Word of the Month – Tasking Policies
Following up on last month’s GeoView, for the February 2010 Word of the Month we will feature the Tasking Policies for both DigitalGlobe and GeoEye, who are eMap’s key high-resolution satellite imagery providers. While each company has slightly different policies, they are quite similar and appear to be converging as time goes on.
GeoEye is the owner and operator of the high-resolution satellites IKONOS and GeoEye-1. When placing a GeoEye tasking order, there are minimum tasking windows that you must agree to based on the final size of your polygon. For orders under 500 sq km, the minimum tasking commitment is 60 days; while for orders between 500 and 5,000 sq km, the minimum commitment is 90 days. When the initial tasking feasibility is completed (see the January 2010 GeoView edition for details on Tasking Feasibilities), you can request the actual estimated time to collect your polygon as assessed by GeoEye. If data meeting the maximum cloud cover specification is not collected by the end of the committed tasking window, you have the option to cancel the tasking order or extend for another 30 days. If you decide to cancel, then you must purchase all data that has been collected (if any) that meets the agreed upon cloud cover specification.
DigitalGlobe is the owner and operator of the high-resolution satellites QuickBird, WorldVIew-1 and WorldView-2. When placing a tasking order with DigitalGlobe, the tasking feasibility will define a start date and an estimated end collect date. Once the tasking order is confirmed with DigitalGlobe, you can cancel the order at no cost as long as no attempts (even if they are 100% cloud cover) have been made on your polygon(s). Once attempts have been made, you cannot cancel the order until the estimated end collect date has passed; after this time, you can cancel at no cost or extend the order to a date that you select or to one that DigitalGlobe determines in a new feasibility.
The maximum cloud cover specification is an important consideration when placing a tasking order. For both companies, the standard specification is 15% or less cloud cover. GeoEye will offer a 10% or less cloud cover guarantee for a 25% price uplift to the base tasking costs; and also a 5% or less option for a 50% price uplift – both options require approval by GeoEye. While DigitalGlobe does not have a set tasking option for reduced cloud cover orders, with the recent launch of WorldView-2 and its unmatched collection capacity, it is the opinion of eMap that there will be more flexibility around this issue moving forward. Here are two more points eMap would like you to consider when it comes to cloud cover and tasking orders:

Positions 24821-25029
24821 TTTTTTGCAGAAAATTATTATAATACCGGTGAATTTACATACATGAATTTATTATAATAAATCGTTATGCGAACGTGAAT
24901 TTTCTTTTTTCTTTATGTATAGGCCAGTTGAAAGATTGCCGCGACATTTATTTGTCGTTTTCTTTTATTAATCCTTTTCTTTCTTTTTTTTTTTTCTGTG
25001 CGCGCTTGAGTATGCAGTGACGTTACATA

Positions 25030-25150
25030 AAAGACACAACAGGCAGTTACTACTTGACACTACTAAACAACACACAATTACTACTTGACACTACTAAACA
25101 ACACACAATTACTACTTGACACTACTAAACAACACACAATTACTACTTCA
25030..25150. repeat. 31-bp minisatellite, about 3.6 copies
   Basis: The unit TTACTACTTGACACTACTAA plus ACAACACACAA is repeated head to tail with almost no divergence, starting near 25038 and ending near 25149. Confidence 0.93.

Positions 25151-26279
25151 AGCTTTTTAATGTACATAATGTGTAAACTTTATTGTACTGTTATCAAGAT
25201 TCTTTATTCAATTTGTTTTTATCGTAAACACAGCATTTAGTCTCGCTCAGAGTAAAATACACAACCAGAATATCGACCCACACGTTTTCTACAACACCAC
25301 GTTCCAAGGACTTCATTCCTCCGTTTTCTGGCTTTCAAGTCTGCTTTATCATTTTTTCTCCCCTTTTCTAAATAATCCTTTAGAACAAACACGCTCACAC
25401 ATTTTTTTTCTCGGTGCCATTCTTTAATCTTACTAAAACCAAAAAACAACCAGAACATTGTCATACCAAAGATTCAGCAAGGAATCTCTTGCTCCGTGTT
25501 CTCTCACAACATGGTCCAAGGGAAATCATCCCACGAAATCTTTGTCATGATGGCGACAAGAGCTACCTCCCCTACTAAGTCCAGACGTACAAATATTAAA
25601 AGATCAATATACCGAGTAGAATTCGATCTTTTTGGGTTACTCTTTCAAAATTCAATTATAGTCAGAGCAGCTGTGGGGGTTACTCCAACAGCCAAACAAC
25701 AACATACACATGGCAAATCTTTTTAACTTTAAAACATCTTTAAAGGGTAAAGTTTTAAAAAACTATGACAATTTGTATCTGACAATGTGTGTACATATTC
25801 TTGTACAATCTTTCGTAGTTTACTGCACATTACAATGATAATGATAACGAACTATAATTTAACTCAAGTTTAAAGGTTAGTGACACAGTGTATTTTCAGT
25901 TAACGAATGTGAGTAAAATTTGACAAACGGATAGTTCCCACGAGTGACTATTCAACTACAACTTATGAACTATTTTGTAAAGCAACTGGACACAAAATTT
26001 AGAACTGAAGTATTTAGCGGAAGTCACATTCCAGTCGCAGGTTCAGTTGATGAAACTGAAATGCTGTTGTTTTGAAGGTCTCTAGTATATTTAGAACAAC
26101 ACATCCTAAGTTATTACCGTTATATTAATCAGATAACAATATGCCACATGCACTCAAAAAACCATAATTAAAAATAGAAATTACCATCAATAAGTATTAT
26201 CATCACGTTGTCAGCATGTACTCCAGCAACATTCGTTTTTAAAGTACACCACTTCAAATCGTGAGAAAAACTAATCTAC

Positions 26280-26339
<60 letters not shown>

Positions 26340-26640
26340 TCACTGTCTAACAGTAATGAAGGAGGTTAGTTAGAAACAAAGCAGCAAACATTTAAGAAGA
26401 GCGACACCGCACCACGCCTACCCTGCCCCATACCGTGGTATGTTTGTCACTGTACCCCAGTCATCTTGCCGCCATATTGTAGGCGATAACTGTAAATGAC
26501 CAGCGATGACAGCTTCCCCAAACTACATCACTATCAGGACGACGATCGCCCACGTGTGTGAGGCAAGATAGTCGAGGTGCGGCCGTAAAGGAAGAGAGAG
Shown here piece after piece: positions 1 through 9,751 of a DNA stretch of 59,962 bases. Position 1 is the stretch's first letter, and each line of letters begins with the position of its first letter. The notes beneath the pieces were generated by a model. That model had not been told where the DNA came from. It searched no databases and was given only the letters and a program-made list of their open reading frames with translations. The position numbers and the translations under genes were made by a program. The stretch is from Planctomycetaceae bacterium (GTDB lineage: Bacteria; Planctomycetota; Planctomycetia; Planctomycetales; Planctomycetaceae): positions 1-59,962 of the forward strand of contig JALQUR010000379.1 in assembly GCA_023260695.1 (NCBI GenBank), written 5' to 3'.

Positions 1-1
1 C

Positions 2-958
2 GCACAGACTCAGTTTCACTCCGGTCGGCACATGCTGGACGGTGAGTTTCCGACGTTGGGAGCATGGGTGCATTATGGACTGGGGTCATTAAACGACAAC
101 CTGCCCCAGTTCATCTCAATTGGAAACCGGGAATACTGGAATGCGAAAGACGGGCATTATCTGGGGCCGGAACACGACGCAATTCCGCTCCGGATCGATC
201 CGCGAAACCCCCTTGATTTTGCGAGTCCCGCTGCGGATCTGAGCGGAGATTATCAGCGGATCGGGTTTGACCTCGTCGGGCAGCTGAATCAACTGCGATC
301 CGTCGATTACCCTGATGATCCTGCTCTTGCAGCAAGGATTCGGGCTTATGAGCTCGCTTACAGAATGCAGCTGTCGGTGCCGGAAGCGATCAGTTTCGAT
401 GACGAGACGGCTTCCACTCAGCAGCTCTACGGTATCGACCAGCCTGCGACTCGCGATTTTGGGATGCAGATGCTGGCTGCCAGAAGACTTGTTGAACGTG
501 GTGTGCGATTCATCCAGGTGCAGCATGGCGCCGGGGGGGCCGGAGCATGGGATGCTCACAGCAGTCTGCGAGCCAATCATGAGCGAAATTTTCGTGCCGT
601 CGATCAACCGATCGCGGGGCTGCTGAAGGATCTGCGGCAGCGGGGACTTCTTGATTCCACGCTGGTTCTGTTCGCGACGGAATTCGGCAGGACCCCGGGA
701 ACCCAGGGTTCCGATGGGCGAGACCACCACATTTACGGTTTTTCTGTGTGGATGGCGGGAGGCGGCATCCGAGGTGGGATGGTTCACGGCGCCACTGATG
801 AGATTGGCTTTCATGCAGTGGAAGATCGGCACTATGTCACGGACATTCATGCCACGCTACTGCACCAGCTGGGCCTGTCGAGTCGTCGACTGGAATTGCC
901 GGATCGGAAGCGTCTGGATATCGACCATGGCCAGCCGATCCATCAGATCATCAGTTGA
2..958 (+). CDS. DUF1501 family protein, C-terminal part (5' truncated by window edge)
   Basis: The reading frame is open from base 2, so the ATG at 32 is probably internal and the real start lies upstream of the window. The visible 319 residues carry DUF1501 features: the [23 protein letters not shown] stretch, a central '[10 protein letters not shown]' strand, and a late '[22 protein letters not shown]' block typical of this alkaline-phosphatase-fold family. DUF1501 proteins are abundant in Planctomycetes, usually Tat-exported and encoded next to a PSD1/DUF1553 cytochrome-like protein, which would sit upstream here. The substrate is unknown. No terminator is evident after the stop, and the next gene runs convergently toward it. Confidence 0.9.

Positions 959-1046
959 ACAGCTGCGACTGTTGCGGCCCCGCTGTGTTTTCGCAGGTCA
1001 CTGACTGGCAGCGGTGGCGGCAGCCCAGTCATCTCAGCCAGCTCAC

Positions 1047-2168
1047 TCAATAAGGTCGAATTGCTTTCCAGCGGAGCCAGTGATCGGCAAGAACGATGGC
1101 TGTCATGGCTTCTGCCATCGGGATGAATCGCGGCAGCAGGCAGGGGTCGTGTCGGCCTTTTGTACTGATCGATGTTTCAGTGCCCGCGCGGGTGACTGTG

- (1) Cloud cover can be a serious problem for clients tasking small point targets; if this is the case for you, please let us know and we will work with you to find a workable solution to this problem.
- (2) As in the past, haze is not considered cloud cover if the land below the haze is visible in the final product. eMap recognizes this can be a serious concern for those completing spectral analysis on their tasked imagery. Please let us know this is the case upfront when you place the order so we are aware of this issue and alert the imaging companies. Past experience suggests that GeoEye is more flexible when re-tasking for haze related issues; though we expect this to change with the recent launch of DigitalGlobe’s satellite WorldView-2.
For clients that need to collect their tasking orders sooner than later, both imaging companies offer accelerated tasking options for higher prices. GeoEye offers a Rush tasking option for a $4,000 non-refundable tasking fee that is due at the time of order confirmation. This fee gives clients guaranteed tasking attempts – typically the next three accesses to the polygon, though it can be more – but is non-refundable even if the order is canceled without any data collected meeting the agreed upon cloud cover specification. DigitalGlobe offers three options to speed up its tasking timelines. The first and lowest-cost option is called Select Plus tasking and is equivalent to their previous Priority Tasking level. The next option is generally for larger orders and is called Assured Tasking. The final option is called Single Shot Tasking and with it you get the next available access to your polygon; the danger with this option is that you pay for the data even if it’s 100% cloud cover, so buyers beware!
The final policy to consider when placing a tasking order for satellite imagery is the minimum order sizes and polygon dimensions. For GeoEye, the minimum order size is 100 sq km for all tasking orders and all order polygons must be at least 5-km wide at their narrowest point. For DigitalGlobe, there is a minimum order price of $1,800 for Select and Select Plus mono tasking orders and a $10,000 minimum for Assured and Rush mono tasking orders. The minimum polygon sizes will vary depending on the priority you select and product format but all polygons must be at least 5-km wide at their narrowest point. Stereo orders with DigitalGlobe have a 210 sq km minimum order size and polygons must be at least 5-km wide at their narrowest point as well.
We understand that this a lot of information to absorb in a short time and space, so if you have any questions about the points made above, please do not hesitate to contact us at (720) 470-7988 or firstname.lastname@example.org.
Brock Adam McCarty
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